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Happy harvesting!


Having a vegetable garden is so much fun! Even my husband is getting a kick out of it! So far, we’ve got tomatoes, beans, peas, pickling cucumbers, zucchini, and scallop squashes. And so much more than I thought we’d be able to get this first year since we’ve been so busy with moving, home-repair and everything else.

I thought this would be one of those hobbies where he’d be supportive but not get involved unless I ask for help on specific projects, but my husband is really getting interested in the garden produce. I didn’t think he even liked pickles, but when I made some refrigerator pickles out of our own cucumbers, he certainly snapped up what I put on the plate! I made a pad thai with our homegrown snap peas and beans, and he just thought it was so great to eat what we had grown in our backyard.

I’ve even got him harvesting tomatoes and weighing them in for me (I want to record my yields, and compare market value of my produce to cost of inputs). I’ll report back in a few months with my totals and results.

We’ve canned a bunch of salsa and tomato sauce from our tomatoes (supplemented by tomatoes from our farmer’s market). Now that I have a house, I’m really enjoying canning produce and lining my pantry shelves with the season’s best.

Recently, I had a September surprise in my garden. I had put my whole packet of “Table Queen” seeds into my garden in July, and a day later, found piles of chewed-up empty shells. When nothing germinated, I assumed some chipmunk marauder had gotten every last seed, and I planted crookneck squash over that section and gave up hope on acorn squashes for the year. What a disappointment! I was really hoping to have some “storage squashes”, and other than a sole “Marina di Chioggia” which I planted much earlier, there wouldn’t be time to grow anything else beyond the acorn squashes.

I was then quite confused when what I thought was a “Summer Crookneck Squash” was producing fruits that refused to grow necks. I waited for the little yellow balls to grow necks… and warts, my book said they should have warts! I worried, because summer squashes should be picked fairly young, but they should have necks. I got concerned, thinking perhaps this was a weird cross (I’ve heard it’s very easy to cross squashes, but I didn’t think a reliable seed company would allow such accidents). …It wasn’t until a REAL summer crookneck fruit showed up on another plant for comparison, that I remembered I had planted acorn squashes in this same area back in July! Hooray! I may get to have storage squashes after all! Hooray for the survival of one lovely plant!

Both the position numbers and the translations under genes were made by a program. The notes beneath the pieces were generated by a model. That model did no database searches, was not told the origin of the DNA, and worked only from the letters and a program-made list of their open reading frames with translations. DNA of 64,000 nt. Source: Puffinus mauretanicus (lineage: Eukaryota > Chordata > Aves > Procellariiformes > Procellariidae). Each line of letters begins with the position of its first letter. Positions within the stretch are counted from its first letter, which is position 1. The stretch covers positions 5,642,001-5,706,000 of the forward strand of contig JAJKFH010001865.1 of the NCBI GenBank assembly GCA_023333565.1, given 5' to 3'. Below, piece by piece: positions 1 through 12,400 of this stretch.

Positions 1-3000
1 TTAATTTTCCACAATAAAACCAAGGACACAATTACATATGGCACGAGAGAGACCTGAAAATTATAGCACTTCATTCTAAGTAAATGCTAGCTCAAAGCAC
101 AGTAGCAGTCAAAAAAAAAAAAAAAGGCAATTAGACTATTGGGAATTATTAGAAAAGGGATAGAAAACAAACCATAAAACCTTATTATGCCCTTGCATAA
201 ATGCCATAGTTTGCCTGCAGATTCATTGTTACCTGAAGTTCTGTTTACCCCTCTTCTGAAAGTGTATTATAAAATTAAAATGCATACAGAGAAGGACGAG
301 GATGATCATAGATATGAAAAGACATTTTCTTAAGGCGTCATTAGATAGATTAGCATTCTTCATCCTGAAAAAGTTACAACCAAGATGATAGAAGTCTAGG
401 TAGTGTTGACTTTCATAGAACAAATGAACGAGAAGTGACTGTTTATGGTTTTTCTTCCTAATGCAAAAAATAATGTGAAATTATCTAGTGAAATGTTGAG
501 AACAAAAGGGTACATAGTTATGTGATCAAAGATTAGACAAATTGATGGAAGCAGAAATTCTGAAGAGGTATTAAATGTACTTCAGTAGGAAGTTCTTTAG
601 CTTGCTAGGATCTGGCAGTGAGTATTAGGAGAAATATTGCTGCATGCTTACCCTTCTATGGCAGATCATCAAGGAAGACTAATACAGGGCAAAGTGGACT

Just to give you an idea of what I’m working with, I thought I’d share a couple pictures of my “half-baked” garden plots. Basically, I cleared out any areas that seemed like they could support veggies and were somewhat separated from the lawn.

On the side of the garage:

By our back deck:

Front yard:

Ditch in the back lawn (that will some day be the site of a proper raised bed – hopefully next year):

And finally a couple of containers thrown in at the end of the season for lettuce:

My husband credits the abundance of garden areas as part of the reason we passed our home inspection so quickly last month. We had assumed the violations from the bank who sold us the house and it became our responsibility to fix those city violations. The inspector saw our redone roof, garage roof and porch railings and saw the gardening. He then decided since it was clear that we really lived there and weren’t leasing it out (hence the credit to the vegetable gardens), that he didn’t need to look inside to know we’d be taking care of all the rest of the details. Although we had taken care of 98% of the interior violations as well, we were quite relieved that the inspector was inclined to give us all the benefit of the doubt and not be super nit picky. Certainly there were a few things he could have nailed us on had he wished to.

So here’s to a fantastic summer! We fixed up our new house, we grew a lot of vegetables (still more to come), and now we can have some fun and I can bond with my new kitchen as the harvest rolls in! I hope all the other vegetable gardeners on Grows on You are having as much success as I have had this first season!

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Well done. Amazing results in such a short time.

17 Sep, 2008


Very fascinating blog and interesting photos.
The moral of the story seems to be ~
if the Inspector is due to call,
plants some lettuces - fast ! :o)

17 Sep, 2008


Will have to move next door to you Rain, I'm sure you'll have a few to spare. : )


17 Sep, 2008


How scary to have an Inspector calling on you! Well done with the veggies - they certainly served more than one purpose.

17 Sep, 2008


Hi Rain! Yes, I know what you mean about veggies! We too have a very new garden here in northern Spain and have been experimenting with veggies, finding what will grow and what not to bother with next year and the more produce we have, the more I delve into my cookery books for chutney, soup and pesto recipes. To sit down to home-made meal, complete with bread and slice of hedgerow pie is an absolute joy. Well done on your achievements and more power to your fork and trowel!

18 Sep, 2008


Well done and congratulations on your success.
All the best, Hywe.

18 Sep, 2008

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